"An event is never in the present; it can only be designated as an event in retrospect or anticipated as a future possibility. To pin our hopes on events is a nominalist move which draws on the masculinist luxury of having the power both to name things and to wait about for salvation. Because events are never in the present, if we highlight their role in social change we do so at the expense of considering the potence of the present that is made of people’s everyday practices: the practices employed to navigate daily life and to sustain relations, the practices which are at the heart of social transformation long before we are able to name it as such."
Though Marcel Duchamp was a nominalist, as well as a masculinist, it just may be that he also provided an escape route from the event horizon of just the kind we're looking for. In a famous eight-minute talk called "The Creative Act," Duchamp put forth the idea of a "coefficient of art," by which he referred to the discrepancy, inherent in any artistic proposition, between intention and actual realization, setting out to define this gap by a sort of "arithmetical relation between the unexpressed but intended and the unintentionally expressed." It is of course this gap that prevents art from being exhausted in the moment of its emergence, conferring on it the potential to evolve in the public time of interpretation. Coefficients of art... It is a nice term, but a strange one too, as if there were something "unintentionally expressed" in those words -- as if "coefficient of art" itself had a coefficient of art which was not immediately audible to Duchamp himself. For the intuition that there might be variable coefficients of art may enable us to understand how art has already escaped ontological capture. To speak of "coefficients of art" is to suggest that art is not a set of objects or events, distinct from the larger set of objects and events that are not art, but rather a degree of intensity liable to be present in any number of things -- indeed, in any number of symbolic configurations, activities or passivities. Could it be that art is no longer (or perhaps never was) a minority practice, but rather something practised by a majority, appearing with varying coefficients in different contexts? What coefficient of art have we here? Or there? What is the coefficient of art of such and such a gesture, object or practice?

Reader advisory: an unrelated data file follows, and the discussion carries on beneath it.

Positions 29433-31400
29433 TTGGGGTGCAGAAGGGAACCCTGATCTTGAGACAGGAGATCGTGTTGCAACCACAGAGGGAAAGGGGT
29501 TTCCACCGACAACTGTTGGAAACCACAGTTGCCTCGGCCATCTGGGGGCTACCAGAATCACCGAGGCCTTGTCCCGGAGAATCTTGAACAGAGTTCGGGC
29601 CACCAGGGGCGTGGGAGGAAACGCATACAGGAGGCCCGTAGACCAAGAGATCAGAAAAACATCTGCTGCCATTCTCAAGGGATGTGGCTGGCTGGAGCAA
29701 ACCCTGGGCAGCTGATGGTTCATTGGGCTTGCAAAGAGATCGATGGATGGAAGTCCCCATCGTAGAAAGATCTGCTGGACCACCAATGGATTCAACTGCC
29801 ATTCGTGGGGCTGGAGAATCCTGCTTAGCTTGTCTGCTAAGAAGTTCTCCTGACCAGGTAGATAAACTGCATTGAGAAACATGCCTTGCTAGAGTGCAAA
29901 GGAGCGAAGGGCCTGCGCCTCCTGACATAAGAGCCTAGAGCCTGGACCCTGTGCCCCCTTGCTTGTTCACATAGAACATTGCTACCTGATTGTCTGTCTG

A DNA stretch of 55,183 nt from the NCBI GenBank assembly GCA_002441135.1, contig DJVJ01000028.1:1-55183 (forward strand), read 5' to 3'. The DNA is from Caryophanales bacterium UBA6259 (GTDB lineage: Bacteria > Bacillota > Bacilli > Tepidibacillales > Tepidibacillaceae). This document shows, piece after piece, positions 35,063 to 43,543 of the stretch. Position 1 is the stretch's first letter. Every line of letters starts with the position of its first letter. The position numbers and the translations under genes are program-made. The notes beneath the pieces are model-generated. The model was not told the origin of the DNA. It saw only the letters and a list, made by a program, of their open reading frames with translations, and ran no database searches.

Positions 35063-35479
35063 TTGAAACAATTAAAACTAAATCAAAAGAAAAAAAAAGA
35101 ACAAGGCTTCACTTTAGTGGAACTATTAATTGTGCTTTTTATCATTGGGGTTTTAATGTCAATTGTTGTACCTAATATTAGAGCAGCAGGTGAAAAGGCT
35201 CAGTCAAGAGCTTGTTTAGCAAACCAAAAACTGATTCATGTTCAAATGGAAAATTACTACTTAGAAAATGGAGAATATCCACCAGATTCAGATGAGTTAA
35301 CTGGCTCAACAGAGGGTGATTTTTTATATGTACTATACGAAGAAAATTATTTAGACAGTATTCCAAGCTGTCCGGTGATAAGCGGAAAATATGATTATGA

I hear you are trying to find a new name
To the extent that art is functioning at variable coefficients of artistic competence and incompetence, in the shadow of its foresworn performance, it has already eluded institutional and ontological capture. It can even keep its name -- indeed, why yield the monopoly on that three-letter word to those whose use of it is so restrictive? Performing escape is not to escape. Indeed, it is to not escape. To take Stilinovic's advice seriously, art had to forego performing its escape, shifting towards an exit from a given organization of social life without ever intending to create an event. Like users, escapees never play on home ice. They don't choose the terms of engagement, but nor do they obey the rules. They change the game. And they do so in imperceptible ways that appear impossible from the perspective of the merely existent. Such that you never really know when an escape is underway.